Nearly 30 families have signed up for a new round of the City of Cape Town’s Strengthening Families programme in Maitland and Gugulethu. The programme, which kicked off in 2013, has already reached more than 500 families in 35 suburbs. Read more below:
This week 14 families in Maitland and 14 in Gugulethu registered and attended the first sessions of the City’s Strengthening Families programme in their respective areas.
The programme is designed to improve the communication and relationships within families, and in turn contribute to social cohesion.
It forms part of the Social Development and Early Childhood Development Department’s broader substance abuse prevention programme.
‘As a caring city, we realise that to tackle social issues such as gang violence and drug abuse, we need to start at the heart of our communities. That heart is the family and we need them to be resilient in the face of these societal ills plaguing so many communities.
‘Families need help not just to communicate and understand each other better, but often also to make more informed and better choices. Poor choices are often a result of discord within families, which then spills over into communities,’ said the Mayoral Committee Member for Area North, Councillor Suzette Little.
The City’s Mayoral Committee Member for Area Central, Councillor Siyabulela Mamkeli, said he was heartened by the families who signed up for the programme.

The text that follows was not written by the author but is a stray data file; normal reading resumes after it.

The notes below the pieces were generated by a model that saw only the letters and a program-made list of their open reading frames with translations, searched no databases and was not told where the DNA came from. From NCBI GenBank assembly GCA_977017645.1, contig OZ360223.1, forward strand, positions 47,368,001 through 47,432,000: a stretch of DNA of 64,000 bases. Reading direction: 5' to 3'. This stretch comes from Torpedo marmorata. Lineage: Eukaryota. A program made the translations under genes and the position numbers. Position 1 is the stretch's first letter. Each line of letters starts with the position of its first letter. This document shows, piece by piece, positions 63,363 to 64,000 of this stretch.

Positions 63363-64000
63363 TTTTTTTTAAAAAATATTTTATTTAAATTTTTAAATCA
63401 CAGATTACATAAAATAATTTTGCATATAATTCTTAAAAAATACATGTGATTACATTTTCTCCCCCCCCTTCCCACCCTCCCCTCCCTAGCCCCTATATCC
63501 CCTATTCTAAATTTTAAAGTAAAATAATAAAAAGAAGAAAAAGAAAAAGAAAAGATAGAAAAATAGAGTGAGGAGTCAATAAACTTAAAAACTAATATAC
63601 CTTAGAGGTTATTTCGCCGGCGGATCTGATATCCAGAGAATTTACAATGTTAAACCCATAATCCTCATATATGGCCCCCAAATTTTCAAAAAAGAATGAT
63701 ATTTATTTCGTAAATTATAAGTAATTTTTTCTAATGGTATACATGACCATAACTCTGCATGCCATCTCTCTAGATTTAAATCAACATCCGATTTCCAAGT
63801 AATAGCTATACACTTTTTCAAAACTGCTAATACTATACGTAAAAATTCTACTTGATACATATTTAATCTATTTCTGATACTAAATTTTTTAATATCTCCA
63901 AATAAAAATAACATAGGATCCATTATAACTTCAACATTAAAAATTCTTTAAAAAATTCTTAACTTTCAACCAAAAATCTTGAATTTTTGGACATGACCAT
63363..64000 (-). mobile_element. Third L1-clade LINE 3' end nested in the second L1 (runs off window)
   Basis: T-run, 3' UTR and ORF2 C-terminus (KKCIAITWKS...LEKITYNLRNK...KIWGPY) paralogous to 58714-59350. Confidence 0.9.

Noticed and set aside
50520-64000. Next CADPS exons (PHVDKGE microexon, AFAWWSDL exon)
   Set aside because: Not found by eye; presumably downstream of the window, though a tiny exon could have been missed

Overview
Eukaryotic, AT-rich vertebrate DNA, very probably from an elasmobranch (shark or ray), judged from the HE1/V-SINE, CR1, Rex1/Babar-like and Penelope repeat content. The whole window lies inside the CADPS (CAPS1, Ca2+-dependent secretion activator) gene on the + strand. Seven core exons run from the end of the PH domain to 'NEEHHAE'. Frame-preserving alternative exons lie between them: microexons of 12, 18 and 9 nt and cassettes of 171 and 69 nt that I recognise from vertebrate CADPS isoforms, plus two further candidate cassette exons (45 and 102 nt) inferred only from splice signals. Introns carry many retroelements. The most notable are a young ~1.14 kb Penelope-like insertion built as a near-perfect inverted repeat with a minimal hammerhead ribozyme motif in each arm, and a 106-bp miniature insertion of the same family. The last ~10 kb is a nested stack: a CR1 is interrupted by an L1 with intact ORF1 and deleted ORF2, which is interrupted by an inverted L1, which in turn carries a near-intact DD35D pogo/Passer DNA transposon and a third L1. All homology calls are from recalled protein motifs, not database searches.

‘It is not always easy to admit when you need help, and these families are very brave in taking this step. While they are doing it for themselves and to improve their relationships, it also benefits the community to have stronger families.
‘The City’s services extend beyond the basics. A key value of our Organisational Development and Transformation Plan is service excellence and this includes building stronger families and communities, thus ensuring a more level playing field and promoting accessibility for all,’ said Councillor Mamkeli.
The Strengthening Families programme uses practical and interactive methods to encourage communication between parents and children. It is an evidence-based programme that has proven results where participants are less likely to engage in substance use in adulthood.
Topics for parents and caregivers include setting limits, dealing with drugs, and encouraging good behaviour. Children are taught how to deal with peer pressure, how to appreciate their parents, and to have goals and dreams.
The programme will be rolled out to 18 more suburbs and by the end of the financial year would have reached more than 216 parents and 432 children.
The pilot phase of the programme started in 2013, when 63 families from Scottsdene, Elsies River, Manenberg, Lavender Hill and Bonteheuwel attended the eight-week course.